The ability to hail a taxi from your smartphone is probably in the immediate future for New Yorkers. NYC has been testing e-hailing so passengers can more easily retrieve a taxi. The city recently received the green light from an appeals court to keep moving forward.
A pre-arranged ride has been traditionally prohibited for NYC yellow taxis. When the city began developing the e-hailing system, car services sued, citing that they rely on pre-arranged rides for their income and that the new developments are unfair to their business. This ruling from the appeals court means city taxis are one step closer to being at your beck and call, even if you’re deep into Brooklyn and there isn’t a yellow taxi in sight.
If you usually only take a taxi while peacefully commuting around town, you might not realize that taxi drivers are thankful when passengers like you get in the car. Why? Because they spend a good chunk of their time driving crazy, drunk, ill-willed, or otherwise kind of scary people around. VICE, bless their heart, recently did a piece focusing on some of the ridiculous things taxi drivers have experienced –- and a drunk person puking in the car doesn’t even make the list. These are stories of getaway cars for bank robberies, death threats, near-fatal accidents and full-on backseat brawls. Check out the full story here.
Bradford started out as a visual artist with an emphasis on drawing from photographs and a degree from Rhode Island School of Design in illustration. When he moved to NYC after graduating college, he began photographing NYC, originally as fodder for his drawings. But Bradford soon discovered that his photographs stood as pieces on their own and began pursuing the art form.
%Slideshow-79433%When Bradford began working as an art director for Saks Fifth Avenue fashion shoots, he experienced swift success with images appearing in the New York Times and other national magazines. After devoting a decade to this type of work, Bradford decided to go freelance, hoping to devote more of his time toward his personal art. When he responded to an ad for taxi drivers, he had intended to use the job as a means to an end and spend his free time working on his own pursuits. However, according to Bradford, he realized on the first day of the job, as he sat inspired behind the steering wheel and saw NYC in motion, that he would have to combine his photography with his work.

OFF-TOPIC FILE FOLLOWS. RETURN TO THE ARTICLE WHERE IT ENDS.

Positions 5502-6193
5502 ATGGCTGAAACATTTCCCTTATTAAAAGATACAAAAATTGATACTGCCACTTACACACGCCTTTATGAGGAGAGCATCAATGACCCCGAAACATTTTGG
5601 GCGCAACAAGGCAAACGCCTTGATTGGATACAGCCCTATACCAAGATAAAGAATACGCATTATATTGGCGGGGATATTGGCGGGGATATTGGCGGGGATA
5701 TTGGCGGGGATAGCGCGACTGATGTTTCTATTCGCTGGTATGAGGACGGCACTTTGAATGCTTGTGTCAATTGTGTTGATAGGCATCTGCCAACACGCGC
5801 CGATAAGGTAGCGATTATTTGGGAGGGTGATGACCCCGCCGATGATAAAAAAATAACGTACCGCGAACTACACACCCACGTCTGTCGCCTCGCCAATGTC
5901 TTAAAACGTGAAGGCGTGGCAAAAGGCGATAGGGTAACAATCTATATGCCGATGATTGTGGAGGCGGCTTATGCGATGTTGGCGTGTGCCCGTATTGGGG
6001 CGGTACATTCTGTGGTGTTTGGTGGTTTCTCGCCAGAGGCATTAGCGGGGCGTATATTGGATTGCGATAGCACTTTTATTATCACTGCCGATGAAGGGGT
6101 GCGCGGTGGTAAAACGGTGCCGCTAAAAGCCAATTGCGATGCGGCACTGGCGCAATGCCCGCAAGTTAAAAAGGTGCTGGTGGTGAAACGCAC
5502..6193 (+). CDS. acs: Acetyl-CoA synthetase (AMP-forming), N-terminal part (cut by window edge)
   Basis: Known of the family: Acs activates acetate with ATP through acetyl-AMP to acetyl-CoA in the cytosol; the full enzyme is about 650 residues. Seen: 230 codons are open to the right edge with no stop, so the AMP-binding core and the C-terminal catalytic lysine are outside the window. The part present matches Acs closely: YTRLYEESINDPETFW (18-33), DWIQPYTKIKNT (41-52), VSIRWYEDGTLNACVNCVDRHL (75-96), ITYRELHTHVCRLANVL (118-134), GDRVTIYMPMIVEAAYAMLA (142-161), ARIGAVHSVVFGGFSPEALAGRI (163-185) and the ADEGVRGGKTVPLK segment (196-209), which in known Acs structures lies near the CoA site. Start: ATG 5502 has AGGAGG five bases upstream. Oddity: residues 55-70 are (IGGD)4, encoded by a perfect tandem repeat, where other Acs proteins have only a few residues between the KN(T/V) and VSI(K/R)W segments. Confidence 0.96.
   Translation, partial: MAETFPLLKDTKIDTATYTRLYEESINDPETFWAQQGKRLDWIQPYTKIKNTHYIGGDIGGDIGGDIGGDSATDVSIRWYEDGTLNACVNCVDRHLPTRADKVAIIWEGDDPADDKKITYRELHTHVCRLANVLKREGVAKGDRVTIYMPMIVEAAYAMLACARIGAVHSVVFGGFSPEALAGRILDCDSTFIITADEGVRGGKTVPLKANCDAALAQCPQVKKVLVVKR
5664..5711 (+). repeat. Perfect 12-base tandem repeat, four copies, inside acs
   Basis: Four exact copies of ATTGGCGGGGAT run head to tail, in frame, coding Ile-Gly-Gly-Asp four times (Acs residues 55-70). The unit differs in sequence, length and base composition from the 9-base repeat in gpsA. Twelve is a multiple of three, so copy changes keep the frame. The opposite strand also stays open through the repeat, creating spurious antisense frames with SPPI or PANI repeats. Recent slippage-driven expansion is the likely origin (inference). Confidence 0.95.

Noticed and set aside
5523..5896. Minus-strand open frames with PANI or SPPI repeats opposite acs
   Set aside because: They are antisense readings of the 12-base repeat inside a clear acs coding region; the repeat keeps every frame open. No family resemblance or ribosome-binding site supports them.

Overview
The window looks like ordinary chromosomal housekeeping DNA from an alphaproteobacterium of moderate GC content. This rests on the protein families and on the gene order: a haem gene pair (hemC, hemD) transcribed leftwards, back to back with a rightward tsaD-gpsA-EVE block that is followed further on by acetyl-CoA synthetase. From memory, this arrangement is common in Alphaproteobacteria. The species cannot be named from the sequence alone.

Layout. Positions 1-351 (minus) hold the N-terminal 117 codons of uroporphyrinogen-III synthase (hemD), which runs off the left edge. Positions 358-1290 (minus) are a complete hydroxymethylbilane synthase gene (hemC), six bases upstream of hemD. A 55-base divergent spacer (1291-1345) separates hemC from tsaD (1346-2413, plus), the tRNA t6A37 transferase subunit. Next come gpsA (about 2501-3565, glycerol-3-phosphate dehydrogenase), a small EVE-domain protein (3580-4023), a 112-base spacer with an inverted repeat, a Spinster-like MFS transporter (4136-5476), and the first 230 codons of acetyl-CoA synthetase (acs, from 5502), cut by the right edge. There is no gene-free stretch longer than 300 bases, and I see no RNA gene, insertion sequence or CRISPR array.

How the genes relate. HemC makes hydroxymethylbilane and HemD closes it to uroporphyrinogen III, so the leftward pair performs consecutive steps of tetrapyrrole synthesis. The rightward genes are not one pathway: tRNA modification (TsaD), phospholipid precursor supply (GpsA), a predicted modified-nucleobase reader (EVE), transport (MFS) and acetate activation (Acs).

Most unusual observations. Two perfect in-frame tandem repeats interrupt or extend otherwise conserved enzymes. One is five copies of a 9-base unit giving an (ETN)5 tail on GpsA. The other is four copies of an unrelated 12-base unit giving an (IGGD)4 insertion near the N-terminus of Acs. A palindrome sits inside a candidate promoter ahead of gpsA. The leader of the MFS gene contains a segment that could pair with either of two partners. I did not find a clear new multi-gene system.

His photographs from the taxi, much like his initial art, were turned into drawings in the beginning. But Bradford discovered the medium of the camera all over again.
“I was on the lookout for truth and beauty with interesting light. With the right light, anything can be beautiful,” he said to me in an email. “This city is like a moody person. So I shoot her right back and capture that vibration.”
Today is the hottest day yet in New York City’s latest heat wave, and the summer weather is no less forgiving in many other cities in the western hemisphere. To help beat the heat, car service app Uber is offering ice cream trucks on demand, today only from 11-5 p.m. in 33 cities worldwide. The stunt is to help promote the app’s expansion to new cities in the United States and in Australia, Europe and Singapore.
Between the comfort food and the free-spirited partying, New Orleans is certainly a city that knows how to make visitors feel at home. Now, its cabbies are encouraging travelers to kick back and relax with a refreshing drink via new in-vehicle vending machines.
For 99 cents, those traveling in a local taxi are able to purchase a can of soda on the spot. Using a seat-back media screen, passengers can choose from a range of drink options before swiping their card to make the payment. Within moments, a cold can of soda is ejected from the back of the passenger seat.Simon Garber, who owns the New Orleans Carriage Cab and Yellow-Checker Cab companies, came up with the vending machine concept after his son suggested the idea. It took him four years to fine-tune the drinks dispenser, which works by connecting to a fridge holding several dozen cans of soda.
So far, Garber has installed the drink machine in 40 New Orleans taxis, but he hopes to expand the service to other cities including Chicago and New York. Garber says one day, the technology could also be used to sell cologne, umbrellas and other travel necessities.